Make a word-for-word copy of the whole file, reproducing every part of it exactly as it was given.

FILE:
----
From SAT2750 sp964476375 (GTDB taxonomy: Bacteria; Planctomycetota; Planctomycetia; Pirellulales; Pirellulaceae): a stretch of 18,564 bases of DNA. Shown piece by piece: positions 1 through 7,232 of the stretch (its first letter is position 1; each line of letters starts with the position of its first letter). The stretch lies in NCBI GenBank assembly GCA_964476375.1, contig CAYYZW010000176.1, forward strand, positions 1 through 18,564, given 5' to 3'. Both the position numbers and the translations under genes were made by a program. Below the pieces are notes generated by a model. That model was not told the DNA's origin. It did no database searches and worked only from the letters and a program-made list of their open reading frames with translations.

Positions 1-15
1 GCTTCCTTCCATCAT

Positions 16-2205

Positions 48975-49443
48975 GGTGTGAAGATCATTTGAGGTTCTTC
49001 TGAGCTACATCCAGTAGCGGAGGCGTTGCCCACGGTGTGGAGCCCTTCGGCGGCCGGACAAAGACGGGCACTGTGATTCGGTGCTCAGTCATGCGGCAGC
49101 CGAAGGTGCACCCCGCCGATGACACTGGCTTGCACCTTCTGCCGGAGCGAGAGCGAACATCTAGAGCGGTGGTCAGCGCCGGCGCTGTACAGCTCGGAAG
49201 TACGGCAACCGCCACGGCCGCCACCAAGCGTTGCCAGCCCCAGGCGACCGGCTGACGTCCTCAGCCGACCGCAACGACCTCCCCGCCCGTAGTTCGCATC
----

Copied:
From SAT2750 sp964476375 (GTDB taxonomy: Bacteria; Planctomycetota; Planctomycetia; Pirellulales; Pirellulaceae): a stretch of 18,564 bases of DNA. Shown piece by piece: positions 1 through 7,232 of the stretch (its first letter is position 1; each line of letters starts with the position of its first letter). The stretch lies in NCBI GenBank assembly GCA_964476375.1, contig CAYYZW010000176.1, forward strand, positions 1 through 18,564, given 5' to 3'. Both the position numbers and the translations under genes were made by a program. Below the pieces are notes generated by a model. That model was not told the DNA's origin. It did no database searches and worked only from the letters and a program-made list of their open reading frames with translations.

Positions 1-15
1 GCTTCCTTCCATCAT

Positions 16-2205

Positions 48975-49443
48975 GGTGTGAAGATCATTTGAGGTTCTTC
49001 TGAGCTACATCCAGTAGCGGAGGCGTTGCCCACGGTGTGGAGCCCTTCGGCGGCCGGACAAAGACGGGCACTGTGATTCGGTGCTCAGTCATGCGGCAGC
49101 CGAAGGTGCACCCCGCCGATGACACTGGCTTGCACCTTCTGCCGGAGCGAGAGCGAACATCTAGAGCGGTGGTCAGCGCCGGCGCTGTACAGCTCGGAAG
49201 TACGGCAACCGCCACGGCCGCCACCAAGCGTTGCCAGCCCCAGGCGACCGGCTGACGTCCTCAGCCGACCGCAACGACCTCCCCGCCCGTAGTTCGCATC